Blind Faith and the Book of Abraham: Who’s Blind?

Many critics put a lot of faith in the anti-Mormon spin on the Book of Abraham. But it’s blind faith, or at least “squinting” faith, that can’t withstand much observation. Look at The Book of Abraham Project, a rich source of well documented information on the Book of Abraham. To deal with the common objections raised by critics, look at their page on Criticisms of Joseph Smith and the Book of Abraham, which refutes most of the attacks made on the Book of Abraham.

I also have my own pages on the topic: “Ancient Evidences for the Book of Abraham: Other Records Confirm its Story,” which challenges the critics to explain how so much of the material in the Book of Abraham is confirmed by ancient documents that Joseph could not have known about. As for the specific attacks of the critics, see my page, The Truth About the Book of Abraham, Part 1 and The Book of Abraham, Part 2 – Evidence that Joseph Smith was a Prophet of God.

The Book of Abraham is one area where I really feel that Mormons can turn the tables on our critics and start asking some tough questions of our own.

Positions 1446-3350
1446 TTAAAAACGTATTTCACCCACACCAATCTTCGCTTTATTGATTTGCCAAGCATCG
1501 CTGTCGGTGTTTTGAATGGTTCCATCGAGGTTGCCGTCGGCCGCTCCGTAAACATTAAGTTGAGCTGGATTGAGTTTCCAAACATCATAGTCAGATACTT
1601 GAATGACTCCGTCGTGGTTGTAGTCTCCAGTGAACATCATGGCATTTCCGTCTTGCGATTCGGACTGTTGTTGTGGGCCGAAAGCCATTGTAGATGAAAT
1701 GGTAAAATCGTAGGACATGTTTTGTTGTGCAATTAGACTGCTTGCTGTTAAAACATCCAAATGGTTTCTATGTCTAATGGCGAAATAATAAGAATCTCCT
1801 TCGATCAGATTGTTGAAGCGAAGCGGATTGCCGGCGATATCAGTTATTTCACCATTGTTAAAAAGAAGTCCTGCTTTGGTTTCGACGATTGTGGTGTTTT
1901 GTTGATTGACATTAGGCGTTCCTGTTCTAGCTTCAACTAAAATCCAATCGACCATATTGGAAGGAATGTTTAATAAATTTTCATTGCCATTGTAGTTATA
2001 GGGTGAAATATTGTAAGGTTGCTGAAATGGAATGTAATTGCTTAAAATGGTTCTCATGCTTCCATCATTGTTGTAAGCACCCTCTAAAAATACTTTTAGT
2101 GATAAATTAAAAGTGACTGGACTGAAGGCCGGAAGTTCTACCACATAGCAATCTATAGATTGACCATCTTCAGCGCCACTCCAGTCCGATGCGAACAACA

Author: Jeff Lindsay

4 thoughts on “Blind Faith and the Book of Abraham: Who’s Blind?

  1. About your “tough questions” for critics. I do have something that should cause consideration. You claim that the discoveries of Naham, Bountiful and the River Laman/Valley of Lemuel provide compelling evidence for authenticity. Please visit They have an essay “Recent defences of the Book of Mormon.” It shows that these placenames were indeed known in the 19th century, despite the ignorance of many modern anti-Mormons.

    (For the record: I agree that the ancient documents are compelling evidence for the BOA. Brent Metcalfe has recently claimed they support his theories of the text, but fails to substantiate the claim- probably because, like many critics, he knows many uncomfortable answers await with further research).

  2. I believe you are referring to the “defense2.htm” page at the mormonstudies site. I don’t think you accurately represented what they say. They DO NOT demonstrate that the name of the ancient burial place, Nahom/Nehem, could have been known to Joseph Smith. The essay does show that some people had spoken of a “Felix Arabia” in Yemen, in the southwestern end of the Arabian Peninsula. (No hint that Joseph had access to such information, of course.) But Nephi’s journey turns away before getting close to that allegedly green region and heads due east into Oman. Nothing available to scholars in Joseph’s day could have equipped him to describe the journey and describe the place Bountiful with so many plausible details. And of course, nothing available even to most scholars in this century could have allowed them to fabricate the accurate description of the River of Laman and the Valley of Lemuel. And what about the place Shazer?